My name is Linda, and it has been more than a year since I posted my last review. Full confession? It’s been almost that long since I even read a book, never mind reviewed it. sigh
But life is calmer now (shhh! don’t tell the universe I said that!), and so here you go: my thoughts on The Book of Eve, by Constance Beresford-Howe.
Why I read it
I had a neighbour over for wine on the terrace a few weeks ago, and over the course of the evening, talk (as it is wont to do in a writer’s conversations with others) turned to books. My neighbour told me she was reading a story about an older woman who one day–with no forethought or warning whatsoever–walks out on her husband and her life. I was intrigued by the premise (having occasionally let my own imagination wander down the what if path over the course of 30 years of marriage and motherhood), and pleased when my neighbour dropped the book into my mailbox a few days later.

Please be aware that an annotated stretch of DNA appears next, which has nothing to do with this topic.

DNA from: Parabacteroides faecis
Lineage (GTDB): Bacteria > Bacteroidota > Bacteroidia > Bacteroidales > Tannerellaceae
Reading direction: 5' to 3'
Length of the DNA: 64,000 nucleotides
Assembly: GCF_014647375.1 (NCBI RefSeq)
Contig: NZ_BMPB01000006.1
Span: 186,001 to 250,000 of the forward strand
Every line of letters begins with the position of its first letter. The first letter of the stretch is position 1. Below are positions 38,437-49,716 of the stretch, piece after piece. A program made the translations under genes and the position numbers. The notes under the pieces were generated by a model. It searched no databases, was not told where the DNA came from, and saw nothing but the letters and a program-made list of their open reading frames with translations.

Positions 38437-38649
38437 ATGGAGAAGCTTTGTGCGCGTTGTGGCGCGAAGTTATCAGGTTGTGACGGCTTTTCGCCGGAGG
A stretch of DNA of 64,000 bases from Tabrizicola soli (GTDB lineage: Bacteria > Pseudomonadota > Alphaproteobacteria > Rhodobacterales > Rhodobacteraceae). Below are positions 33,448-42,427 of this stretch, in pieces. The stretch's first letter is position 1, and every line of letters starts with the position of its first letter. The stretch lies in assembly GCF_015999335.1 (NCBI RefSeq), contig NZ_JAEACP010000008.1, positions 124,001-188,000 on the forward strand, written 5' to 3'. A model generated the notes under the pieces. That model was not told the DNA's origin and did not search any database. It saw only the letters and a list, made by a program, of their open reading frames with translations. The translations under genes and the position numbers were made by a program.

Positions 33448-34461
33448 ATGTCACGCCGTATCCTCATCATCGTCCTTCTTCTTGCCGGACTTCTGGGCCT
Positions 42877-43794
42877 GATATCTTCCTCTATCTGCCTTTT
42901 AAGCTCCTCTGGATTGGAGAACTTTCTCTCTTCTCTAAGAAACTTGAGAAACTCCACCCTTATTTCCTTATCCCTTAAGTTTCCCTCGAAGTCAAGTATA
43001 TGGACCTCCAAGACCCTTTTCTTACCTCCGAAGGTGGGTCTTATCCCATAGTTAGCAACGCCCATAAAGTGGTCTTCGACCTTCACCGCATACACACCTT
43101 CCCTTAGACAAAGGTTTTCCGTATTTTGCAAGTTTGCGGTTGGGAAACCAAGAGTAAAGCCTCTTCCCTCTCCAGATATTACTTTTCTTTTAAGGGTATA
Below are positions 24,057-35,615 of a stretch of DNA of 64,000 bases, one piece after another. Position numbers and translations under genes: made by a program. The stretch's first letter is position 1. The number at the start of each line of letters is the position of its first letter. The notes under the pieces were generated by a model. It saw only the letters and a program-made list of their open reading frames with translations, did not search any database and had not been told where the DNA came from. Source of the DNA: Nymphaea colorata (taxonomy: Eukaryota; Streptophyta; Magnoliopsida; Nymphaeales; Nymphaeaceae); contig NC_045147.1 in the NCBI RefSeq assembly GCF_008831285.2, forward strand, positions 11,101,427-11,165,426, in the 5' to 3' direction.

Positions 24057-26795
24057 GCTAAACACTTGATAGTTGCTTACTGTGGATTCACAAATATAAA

What I liked about it
Set in Montreal, Canada, The Book of Eve was published in 1973 and presents a snapshot of an era that I grew up in but didn’t really appreciate or remember in great detail. The author is a master at bringing the everyday city to life for the reader. Never wandering off into overdone descriptions, she gives just enough attention to tiny details to make you see the heroine Eva’s world through her eyes, using language that is unique and unusual, but not flowery: “Our house was full of clocks rustling their self-importance and coughing delicately like people in church…”
I loved Eva herself, too, and thought Beresford-Howe did a wonderful job of showing her character growth, pulling no punches when it came to the self-doubt, the depression, the flickers of hope–all things I can imagine one might go through in Eva’s shoes, particularly in an era when women really didn’t do things like leave the security of a marriage.
What I didn’t like
I have to watch the use of sentence fragments in my own writing, and books like The Book of Eve remind me why: too many of them are just darned annoying. While I suspect Beresford-Howe used that particular technique to reflect Eva’s own fractured thinking, I found it distracting and occasionally downright jarring…especially when I had to reread something several times over to make sense of it grammatically. So note to self: a few fragments go a long way. 😉
While this isn’t the kind of book I would pick up on my own, I enjoyed it a great deal and I’m glad my neighbour loaned it to me. If you enjoy women’s literary fiction and you’re open to an older work, I recommend it.